USS Ohio docks in S. Korea to flex muscle to China?

2012-10-31 05:34:24 GMT2012-10-31 13:34:24(Beijing Time)  SINA English

By Yu Runze, Sina English

When Sino-Japanese relations is still strained amid the Diaoyu Islands dispute, the Ohio-class guided missile submarine USS Ohio, the lead boat of her class of nuclear-powered fleet ballistic missile submarines, sneaked into Busan, port of South Korea.

The nuclear-powered missile submarine’s arrival in Far East obviously has something to do with the on-going Diaoyu Islands dispute, the voice of Russia commented.

The Ohio-class guided missile submarine USS Ohio (SSGN 726) arrived in Busan, S Korea, Oct. 24, for a visit as part of its deployment to the West Pacific, US navy website announced on October 25.

With a crew of approximately 160, Ohio will conduct a multitude of missions and showcase the latest capabilities of the submarine fleet.

After Ohio docked in Busan, it shows the control cabin, the crew restroom as well as the weapon bay with the Mark 48 torpedo and the midget submarine on deck, which is a clear sign of showing off force.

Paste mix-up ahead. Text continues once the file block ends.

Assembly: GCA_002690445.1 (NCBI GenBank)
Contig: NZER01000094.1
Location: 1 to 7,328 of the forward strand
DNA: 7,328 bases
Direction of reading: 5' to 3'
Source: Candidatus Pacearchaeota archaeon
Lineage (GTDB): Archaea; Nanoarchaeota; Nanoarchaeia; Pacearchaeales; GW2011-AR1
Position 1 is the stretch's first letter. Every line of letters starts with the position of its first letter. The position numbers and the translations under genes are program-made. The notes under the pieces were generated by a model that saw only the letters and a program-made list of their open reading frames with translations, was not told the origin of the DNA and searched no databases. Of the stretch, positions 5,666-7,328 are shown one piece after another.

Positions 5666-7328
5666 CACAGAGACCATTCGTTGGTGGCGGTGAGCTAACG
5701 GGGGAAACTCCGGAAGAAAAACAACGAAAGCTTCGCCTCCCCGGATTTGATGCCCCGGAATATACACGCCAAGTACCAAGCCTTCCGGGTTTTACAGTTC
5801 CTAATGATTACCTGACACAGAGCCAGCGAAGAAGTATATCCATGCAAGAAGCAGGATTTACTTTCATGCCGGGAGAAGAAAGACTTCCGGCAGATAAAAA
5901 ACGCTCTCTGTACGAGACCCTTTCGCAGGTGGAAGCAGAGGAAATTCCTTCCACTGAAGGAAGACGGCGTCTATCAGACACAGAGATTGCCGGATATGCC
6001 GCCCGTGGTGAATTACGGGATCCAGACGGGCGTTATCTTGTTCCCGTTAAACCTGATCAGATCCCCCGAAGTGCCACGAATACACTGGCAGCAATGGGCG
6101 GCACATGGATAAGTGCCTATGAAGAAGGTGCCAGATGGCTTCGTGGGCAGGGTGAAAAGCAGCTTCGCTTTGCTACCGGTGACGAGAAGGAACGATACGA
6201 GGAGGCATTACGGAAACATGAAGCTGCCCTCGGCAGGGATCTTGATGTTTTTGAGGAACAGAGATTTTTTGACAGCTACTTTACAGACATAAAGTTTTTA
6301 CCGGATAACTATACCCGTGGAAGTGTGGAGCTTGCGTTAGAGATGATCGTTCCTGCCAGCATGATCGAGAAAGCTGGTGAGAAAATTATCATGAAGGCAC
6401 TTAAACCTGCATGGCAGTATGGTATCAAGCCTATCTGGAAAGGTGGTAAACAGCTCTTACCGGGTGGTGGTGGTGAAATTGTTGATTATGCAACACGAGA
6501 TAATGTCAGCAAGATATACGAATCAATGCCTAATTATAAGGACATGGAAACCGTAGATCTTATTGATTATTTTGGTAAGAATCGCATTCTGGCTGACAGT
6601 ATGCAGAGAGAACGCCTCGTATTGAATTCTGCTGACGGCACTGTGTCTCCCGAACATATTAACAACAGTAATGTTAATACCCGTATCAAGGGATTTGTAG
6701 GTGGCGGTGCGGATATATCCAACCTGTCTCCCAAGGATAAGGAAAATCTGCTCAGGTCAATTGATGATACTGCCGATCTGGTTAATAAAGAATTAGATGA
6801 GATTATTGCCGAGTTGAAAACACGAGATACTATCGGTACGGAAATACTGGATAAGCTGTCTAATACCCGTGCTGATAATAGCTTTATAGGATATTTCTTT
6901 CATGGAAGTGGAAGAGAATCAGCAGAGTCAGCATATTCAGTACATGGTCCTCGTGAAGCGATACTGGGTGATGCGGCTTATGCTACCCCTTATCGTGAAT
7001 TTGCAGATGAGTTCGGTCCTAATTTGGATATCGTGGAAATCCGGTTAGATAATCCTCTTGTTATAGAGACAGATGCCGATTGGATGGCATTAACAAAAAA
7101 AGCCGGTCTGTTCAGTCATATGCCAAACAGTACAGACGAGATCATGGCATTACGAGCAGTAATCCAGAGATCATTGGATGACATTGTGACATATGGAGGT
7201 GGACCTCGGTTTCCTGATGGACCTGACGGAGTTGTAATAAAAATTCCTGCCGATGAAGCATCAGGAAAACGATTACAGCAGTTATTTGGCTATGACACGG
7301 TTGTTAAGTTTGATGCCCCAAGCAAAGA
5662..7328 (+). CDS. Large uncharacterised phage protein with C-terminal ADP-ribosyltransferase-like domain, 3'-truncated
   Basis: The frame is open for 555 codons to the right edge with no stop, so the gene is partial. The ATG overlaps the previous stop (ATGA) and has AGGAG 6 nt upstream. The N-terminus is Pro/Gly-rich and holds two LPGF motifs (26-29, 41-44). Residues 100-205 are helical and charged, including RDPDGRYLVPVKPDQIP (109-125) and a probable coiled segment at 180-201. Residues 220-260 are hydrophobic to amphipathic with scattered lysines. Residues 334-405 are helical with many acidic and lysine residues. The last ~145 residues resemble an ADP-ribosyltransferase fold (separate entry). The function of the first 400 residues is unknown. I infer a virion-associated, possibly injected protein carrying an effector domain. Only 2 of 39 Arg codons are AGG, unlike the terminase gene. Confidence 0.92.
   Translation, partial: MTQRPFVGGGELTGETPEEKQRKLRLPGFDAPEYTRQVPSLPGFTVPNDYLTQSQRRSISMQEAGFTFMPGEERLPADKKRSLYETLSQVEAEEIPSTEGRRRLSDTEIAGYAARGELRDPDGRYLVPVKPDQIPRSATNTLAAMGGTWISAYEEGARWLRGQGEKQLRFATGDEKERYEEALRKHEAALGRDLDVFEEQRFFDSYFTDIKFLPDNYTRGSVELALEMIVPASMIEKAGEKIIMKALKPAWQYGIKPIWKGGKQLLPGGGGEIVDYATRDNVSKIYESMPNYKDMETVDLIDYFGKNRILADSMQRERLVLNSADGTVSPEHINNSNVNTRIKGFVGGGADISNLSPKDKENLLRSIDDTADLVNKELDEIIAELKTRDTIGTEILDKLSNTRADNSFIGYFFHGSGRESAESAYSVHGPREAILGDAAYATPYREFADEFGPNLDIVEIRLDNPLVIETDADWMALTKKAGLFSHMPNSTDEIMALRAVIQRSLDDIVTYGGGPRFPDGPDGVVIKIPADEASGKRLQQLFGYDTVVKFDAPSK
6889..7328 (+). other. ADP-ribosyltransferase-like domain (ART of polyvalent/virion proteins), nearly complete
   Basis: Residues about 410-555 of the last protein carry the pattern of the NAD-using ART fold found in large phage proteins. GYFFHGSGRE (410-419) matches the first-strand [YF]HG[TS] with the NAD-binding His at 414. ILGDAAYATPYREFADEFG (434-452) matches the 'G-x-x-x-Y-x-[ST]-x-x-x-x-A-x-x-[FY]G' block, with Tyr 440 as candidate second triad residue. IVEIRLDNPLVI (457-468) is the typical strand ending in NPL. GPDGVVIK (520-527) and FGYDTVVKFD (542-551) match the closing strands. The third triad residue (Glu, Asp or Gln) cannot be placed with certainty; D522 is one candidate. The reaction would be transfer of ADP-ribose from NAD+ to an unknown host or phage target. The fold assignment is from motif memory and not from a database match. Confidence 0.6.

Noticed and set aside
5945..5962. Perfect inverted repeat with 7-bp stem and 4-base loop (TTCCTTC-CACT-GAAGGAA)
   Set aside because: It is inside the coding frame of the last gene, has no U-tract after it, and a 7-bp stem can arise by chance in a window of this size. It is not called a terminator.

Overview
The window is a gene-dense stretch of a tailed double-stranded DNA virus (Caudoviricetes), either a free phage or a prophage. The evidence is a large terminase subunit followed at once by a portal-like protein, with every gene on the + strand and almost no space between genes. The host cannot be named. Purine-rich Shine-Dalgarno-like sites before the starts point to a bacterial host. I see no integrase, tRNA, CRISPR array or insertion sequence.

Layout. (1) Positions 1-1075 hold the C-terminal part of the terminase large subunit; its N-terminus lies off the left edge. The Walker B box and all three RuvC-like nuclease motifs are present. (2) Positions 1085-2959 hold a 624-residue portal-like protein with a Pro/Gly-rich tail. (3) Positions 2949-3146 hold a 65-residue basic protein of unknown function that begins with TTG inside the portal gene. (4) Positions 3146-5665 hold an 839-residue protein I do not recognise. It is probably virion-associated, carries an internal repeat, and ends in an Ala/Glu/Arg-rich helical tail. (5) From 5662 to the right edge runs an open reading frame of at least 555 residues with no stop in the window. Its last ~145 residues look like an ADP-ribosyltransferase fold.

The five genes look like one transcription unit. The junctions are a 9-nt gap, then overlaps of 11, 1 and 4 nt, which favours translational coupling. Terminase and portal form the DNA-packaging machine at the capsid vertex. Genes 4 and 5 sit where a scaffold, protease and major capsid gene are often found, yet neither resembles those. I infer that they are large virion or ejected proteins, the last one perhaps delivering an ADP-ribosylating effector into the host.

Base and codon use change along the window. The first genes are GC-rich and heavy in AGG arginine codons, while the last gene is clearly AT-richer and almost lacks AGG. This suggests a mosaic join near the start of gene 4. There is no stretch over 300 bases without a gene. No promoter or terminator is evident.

Command Master Chief Paul J. Davenport also boasts of the capacity of Ohio and his crew.

"They have worked every day non-stop for two months to position our boat at the ready for any mission, anywhere, at any time,” he said.

The media coverage said that the submarine visit to the sensitive area means extraordinary, especially when China and Japan are at odds over the islands dispute.

The arrival of Ohio in South Korea implies that the most powerful underwater striking platform is in the waters near China, military experts said.

The 170-meter-long, 13-meter-wide submarine with a displacement of over 16,764 metric tons, could submerge to 240 meters under water. The 154 Tomahawk cruise missiles onboard could play an important role in wartime, as they could strike strategic targets, including nuclear and missile bases and facilities, air bases, command posts, and special warfare forces.

Earlier this month, a fast-attack nuclear-powered U.S. submarine arrived in Subic Bay for a routine port call on October 4.

Soon afterwards, the U.S. and Philippine officials confirmed that Subic Bay, once home to the 7th Fleet and the site of the United States' largest overseas naval base, is to host US personnel on a semi-permanent basis.

Military expert pointed out that US navy back to Subic Bay is mainly to deter China as the bay lies near the South China Sea.

Editor: Yu Runze
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